This web page was produced as an assignment for an undergraduate course at Davidson College.

Do BRCA 1 and 2 Predict Cancer Risk?


Background Information on BRCA

BRCA 1 and 2 are tumor suppressor genes that are frequently mutated in breast and ovarian cancers.  The mutation is inheritable and increases ones risk of developing cancer. BRCA1 is found on chromosome 17 and BRCA2 is found on chromosome 13.


UCSC Genome Browser, Permission Pending


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Since its discovery in 1994, many studies have been conducted to predict carrier’s chance of developing breast or ovarian cancer. A New York Times article published in 1995, states that if you inherit the BRCA gene your chance of being diagnosed with cancer is 90%. Recent studies suggest that the risk is actually much less, but is very variable.  



Journal Article

Set up:
On January 9th, 2008, researchers at Memorial Sloan Kettering Cancer published a paper in JAMA suggesting that the risk of breast cancer can vary widely among BRCA carriers. The study analyzed the BRCA 1 and 2 genes of about 2,000 women who were diagnosed with breast cancer before the age of 55. These women were split into two populations: women with contralateral breast cancer and women with unilateral breast cancer. Unilateral breast cancer signifies that a tumor is present in one breast, where as contralateral breast cancer means that a patient had a tumor in her breast, underwent surgery and then was diagnosed with a tumor in the other breast at least a year later. The researchers also collected information about cancer prevalence in primary relatives (mothers, sisters and daughters).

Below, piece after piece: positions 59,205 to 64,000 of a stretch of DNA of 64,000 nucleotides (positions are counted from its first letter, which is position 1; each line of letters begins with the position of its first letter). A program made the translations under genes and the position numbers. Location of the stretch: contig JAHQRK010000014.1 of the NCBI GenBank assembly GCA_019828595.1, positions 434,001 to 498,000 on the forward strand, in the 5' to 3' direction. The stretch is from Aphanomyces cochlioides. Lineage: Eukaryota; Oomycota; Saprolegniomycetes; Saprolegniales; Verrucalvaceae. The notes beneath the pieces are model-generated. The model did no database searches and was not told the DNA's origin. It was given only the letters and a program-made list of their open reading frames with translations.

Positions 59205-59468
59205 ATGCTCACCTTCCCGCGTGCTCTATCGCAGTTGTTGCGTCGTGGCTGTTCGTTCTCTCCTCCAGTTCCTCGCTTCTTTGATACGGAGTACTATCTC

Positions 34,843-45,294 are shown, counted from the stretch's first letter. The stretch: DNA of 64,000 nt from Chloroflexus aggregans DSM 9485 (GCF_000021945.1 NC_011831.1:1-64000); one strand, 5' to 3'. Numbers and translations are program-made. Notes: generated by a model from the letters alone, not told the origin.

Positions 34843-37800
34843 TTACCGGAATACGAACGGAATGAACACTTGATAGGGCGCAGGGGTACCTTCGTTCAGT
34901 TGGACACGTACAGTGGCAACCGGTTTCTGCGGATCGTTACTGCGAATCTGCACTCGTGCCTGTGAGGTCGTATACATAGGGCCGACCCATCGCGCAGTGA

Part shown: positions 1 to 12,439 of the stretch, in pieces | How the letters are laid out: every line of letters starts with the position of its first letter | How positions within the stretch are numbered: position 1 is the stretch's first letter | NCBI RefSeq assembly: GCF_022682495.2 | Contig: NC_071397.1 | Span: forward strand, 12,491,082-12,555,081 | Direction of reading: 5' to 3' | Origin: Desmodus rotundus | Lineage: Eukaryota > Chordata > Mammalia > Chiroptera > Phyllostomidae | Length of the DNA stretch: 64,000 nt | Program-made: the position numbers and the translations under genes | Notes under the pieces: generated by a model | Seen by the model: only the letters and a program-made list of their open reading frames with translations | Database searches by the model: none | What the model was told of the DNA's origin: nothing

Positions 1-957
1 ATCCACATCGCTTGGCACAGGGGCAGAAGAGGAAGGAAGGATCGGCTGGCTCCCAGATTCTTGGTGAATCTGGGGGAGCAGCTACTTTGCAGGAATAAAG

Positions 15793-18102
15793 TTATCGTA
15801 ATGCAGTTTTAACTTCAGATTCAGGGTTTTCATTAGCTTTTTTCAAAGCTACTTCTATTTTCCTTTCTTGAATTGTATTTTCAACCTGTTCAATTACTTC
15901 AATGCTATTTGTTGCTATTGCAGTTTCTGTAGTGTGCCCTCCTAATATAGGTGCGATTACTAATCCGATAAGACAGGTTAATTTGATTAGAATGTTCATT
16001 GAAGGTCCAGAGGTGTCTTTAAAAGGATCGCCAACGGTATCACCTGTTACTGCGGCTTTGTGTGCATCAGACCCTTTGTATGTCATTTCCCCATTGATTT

The researchers sequenced the BRCA 1 and 2 genes for each of these women to identify any mutations. They calculated the prevalence of breast cancer the first-degree relatives of the patients with and without mutations. From this information, the researchers mathematically modeled their estimated risk for family members of BRCA carriers, taking a wide variety of factors into account. The covariates included: whether the patient had contralateral or unilateral breast cancer, age at diagnosis, the geographical region of the patient, the location of the mutation on the BRCA genes, and a random effect was included to compensate for individual risk variation.


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Conclusion: Risk of inherited breast cancer is less than previously predicted, but random factors can cause a high degree of variability.


Popular Press Article


Tara Parker-Pope reports on this paper in a New York Times publication on January 8th 2008. According to Kua et al., 2004, scientific journalism articles should contain three key elements: a context of relevant scientific research, the methods used, and the relevance of the discovery. Parker-Pope effectively describes the relevance of the study but glosses over the relevant scientific research as well as the methods and set up of the study.